--
Steve

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He, he, he. I might have a spare tire, but there is no valve. Besides, since I am a cop, it is a donut tire.
wrote:

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On Sat, 13 Aug 2005 15:05:59 -0400, Frank Rosenbaum wrote:

Test tube baby? Or did you lose it? No biggee, a great man like Churchill was also a former navel person.
--
Steve

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No, not a test tube, I have an innie.

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agpete wrote:

Any size tank will act to smooth out the airflow - the larger it is the closer you get to a smooth flow. Five gal should be more than enough. I use an old car wheel/tyre with no valve and a cobbled up "T" junction

If you're using a pump intended for basic airbrushing then the pressure should be about right. A water trap is an excellent idea to stop the occassional "spit" that can spoil a pait job. My cheap and dirty answer is to use an extra long piece of 1/4" plastic tubing and loop it half a dozen times over a nail on the wall between tank and brush. Any moisture tends to collect at the bottoms of the loops and if any is visible I take it down and blow it out.

Adding the extra volume between pump and brush is definitely an improvement in spray quality. I have both a little Badger type pump and a full size commercial compressor/tank. Being able to alter the pressure is more versatile but occassionally I use the little pump for quick and simple jobs.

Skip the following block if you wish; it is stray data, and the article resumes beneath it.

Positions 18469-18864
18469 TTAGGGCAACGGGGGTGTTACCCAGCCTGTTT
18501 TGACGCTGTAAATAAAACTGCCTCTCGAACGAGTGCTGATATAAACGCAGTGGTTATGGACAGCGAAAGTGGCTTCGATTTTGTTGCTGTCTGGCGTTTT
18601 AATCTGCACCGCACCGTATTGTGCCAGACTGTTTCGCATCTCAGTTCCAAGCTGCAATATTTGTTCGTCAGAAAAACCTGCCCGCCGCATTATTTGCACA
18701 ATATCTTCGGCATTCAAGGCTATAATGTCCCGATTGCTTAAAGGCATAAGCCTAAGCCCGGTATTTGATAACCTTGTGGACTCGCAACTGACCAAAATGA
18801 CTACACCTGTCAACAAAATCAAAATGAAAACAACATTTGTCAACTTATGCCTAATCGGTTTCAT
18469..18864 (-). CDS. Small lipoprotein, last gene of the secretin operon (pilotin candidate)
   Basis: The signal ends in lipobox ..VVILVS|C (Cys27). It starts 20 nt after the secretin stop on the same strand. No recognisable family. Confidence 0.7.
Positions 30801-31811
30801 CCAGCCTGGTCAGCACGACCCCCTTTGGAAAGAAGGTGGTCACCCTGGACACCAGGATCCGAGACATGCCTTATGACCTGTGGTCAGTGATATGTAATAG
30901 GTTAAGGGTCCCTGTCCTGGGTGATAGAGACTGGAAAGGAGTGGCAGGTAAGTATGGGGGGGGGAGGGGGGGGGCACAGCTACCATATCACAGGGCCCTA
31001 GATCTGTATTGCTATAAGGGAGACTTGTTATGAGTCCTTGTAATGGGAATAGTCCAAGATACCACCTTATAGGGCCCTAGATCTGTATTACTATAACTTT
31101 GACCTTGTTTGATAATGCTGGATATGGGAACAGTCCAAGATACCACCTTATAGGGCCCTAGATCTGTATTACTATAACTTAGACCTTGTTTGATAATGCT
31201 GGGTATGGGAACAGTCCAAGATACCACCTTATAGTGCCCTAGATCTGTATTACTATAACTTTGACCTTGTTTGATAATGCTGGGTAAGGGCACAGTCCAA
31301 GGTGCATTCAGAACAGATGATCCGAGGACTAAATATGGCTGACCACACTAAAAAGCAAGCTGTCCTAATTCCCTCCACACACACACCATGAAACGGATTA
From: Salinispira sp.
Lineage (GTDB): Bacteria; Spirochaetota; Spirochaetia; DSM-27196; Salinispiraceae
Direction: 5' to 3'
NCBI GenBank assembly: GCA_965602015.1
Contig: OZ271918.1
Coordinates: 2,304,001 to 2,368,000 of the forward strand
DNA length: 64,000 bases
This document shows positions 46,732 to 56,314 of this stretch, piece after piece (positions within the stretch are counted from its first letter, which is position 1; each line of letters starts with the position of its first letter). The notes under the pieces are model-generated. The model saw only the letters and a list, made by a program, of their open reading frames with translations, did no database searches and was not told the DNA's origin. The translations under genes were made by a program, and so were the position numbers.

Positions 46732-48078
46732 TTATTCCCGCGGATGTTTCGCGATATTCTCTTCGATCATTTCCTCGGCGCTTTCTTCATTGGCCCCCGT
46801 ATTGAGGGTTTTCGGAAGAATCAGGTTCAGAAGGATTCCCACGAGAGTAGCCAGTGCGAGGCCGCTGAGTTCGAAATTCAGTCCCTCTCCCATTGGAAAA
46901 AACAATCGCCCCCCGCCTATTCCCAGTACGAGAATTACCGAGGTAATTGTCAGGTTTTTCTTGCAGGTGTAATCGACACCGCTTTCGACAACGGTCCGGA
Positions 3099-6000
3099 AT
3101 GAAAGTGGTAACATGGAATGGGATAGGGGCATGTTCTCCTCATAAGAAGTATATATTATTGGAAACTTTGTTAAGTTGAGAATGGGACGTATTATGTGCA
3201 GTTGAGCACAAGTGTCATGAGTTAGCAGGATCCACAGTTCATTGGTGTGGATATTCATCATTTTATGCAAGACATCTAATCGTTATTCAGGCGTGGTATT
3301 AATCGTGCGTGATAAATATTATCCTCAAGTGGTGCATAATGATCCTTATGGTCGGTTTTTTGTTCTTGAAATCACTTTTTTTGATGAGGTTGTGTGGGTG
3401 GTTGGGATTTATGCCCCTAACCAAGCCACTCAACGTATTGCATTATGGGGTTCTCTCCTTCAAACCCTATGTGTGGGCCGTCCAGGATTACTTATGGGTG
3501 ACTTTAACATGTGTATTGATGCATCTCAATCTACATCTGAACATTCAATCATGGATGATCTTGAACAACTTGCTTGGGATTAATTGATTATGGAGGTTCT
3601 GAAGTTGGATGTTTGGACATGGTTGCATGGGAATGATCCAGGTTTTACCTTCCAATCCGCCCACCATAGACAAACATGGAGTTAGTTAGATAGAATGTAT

Regards, Greg.P.
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agpete wrote:

For an even air flow only a very small tank is needed ... perhaps one quart in capacity. Even a pint sized tank will help. Certainly a 5 gal. tank would be more than adequate for this purpose. I suppose the bigger the better, depending on available space.
The larger tank can assist with other properties, however. *IF* your compressor has a pressure switch to turn itself on/off, then the larger tank will mean it will run less often. The bigger tank may also serve to better catch moisture, as moisture tends to collect in the tank (which is much better than having it pass along the air hose to your airbrush!) Periodically, the tank will need to have any water deposited in it drained off to minimize internal rusting (inevitable with a steel tank).
Use a proper compressed air tank that is rated adequately for the pressure you intend to apply. Any 'garage' style tank will be more than adequate (usually rated to 100 psi or so.) Most airbrushing is done at 10 - 30 psi, and many small compressors can't reach much above 30 psi. There's no harm in going to higher pressure in the storage tank, as long as the compressor and all fittings are adequately rated. The regulator will step-down the pressure to the desired level.
A regulator and filter/moisture trap is also a necessity IMHO. Some get by without them, but you just won't get your best results that way.
A lot depends on your local conditions ... humidity, temperature, and dust in the air. The higher the humidity the more you need the moisture trap(s). Many use more than one ... one between the compressor and tank, and another between the tank and the airbrush.
The full assembly, in order, would be:
Compressor - hose - possible moisture trap - storage tank - mandatory moisture trap/filter - regulator - hose - airbrush.
You'll probably want a hose between the compressor and the tank/trap/regulator assembly. This just minimizes vibration (from the compressor) and noise issues. The tank/trap/regulator assembly are normally hard-plumbed together, though hoses could be used.
Small moisture traps are available that fit in the air hose near the airbrush. That's fine for a secondary trap, but if you use only one, get a larger one to put on the tank output. Drain it as needed (usually you can see the water/moisture inside the bowl)
Dan Mitchell ===========